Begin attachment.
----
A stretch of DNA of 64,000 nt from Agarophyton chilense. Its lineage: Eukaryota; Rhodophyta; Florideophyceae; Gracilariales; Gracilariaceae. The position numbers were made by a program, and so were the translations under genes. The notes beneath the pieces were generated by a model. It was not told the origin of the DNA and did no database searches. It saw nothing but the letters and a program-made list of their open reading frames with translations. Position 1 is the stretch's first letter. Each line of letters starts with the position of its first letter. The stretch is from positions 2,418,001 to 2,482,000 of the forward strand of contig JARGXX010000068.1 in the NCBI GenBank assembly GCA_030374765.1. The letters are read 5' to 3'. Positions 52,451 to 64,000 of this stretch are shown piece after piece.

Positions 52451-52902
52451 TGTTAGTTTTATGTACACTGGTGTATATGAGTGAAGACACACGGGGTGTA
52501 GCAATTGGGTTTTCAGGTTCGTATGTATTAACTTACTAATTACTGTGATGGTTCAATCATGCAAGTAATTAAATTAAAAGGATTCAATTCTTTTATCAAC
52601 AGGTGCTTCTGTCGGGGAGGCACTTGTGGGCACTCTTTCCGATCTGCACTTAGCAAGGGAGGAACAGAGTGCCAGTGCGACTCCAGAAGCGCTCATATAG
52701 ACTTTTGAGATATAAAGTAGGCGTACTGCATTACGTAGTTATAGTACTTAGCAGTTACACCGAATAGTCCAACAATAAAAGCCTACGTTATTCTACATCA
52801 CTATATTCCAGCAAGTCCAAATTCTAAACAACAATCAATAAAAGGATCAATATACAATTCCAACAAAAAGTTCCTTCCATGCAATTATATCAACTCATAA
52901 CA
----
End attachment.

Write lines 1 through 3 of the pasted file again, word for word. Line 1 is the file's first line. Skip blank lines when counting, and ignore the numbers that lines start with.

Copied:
A stretch of DNA of 64,000 nt from Agarophyton chilense. Its lineage: Eukaryota; Rhodophyta; Florideophyceae; Gracilariales; Gracilariaceae. The position numbers were made by a program, and so were the translations under genes. The notes beneath the pieces were generated by a model. It was not told the origin of the DNA and did no database searches. It saw nothing but the letters and a program-made list of their open reading frames with translations. Position 1 is the stretch's first letter. Each line of letters starts with the position of its first letter. The stretch is from positions 2,418,001 to 2,482,000 of the forward strand of contig JARGXX010000068.1 in the NCBI GenBank assembly GCA_030374765.1. The letters are read 5' to 3'. Positions 52,451 to 64,000 of this stretch are shown piece after piece.

Positions 52451-52902
52451 TGTTAGTTTTATGTACACTGGTGTATATGAGTGAAGACACACGGGGTGTA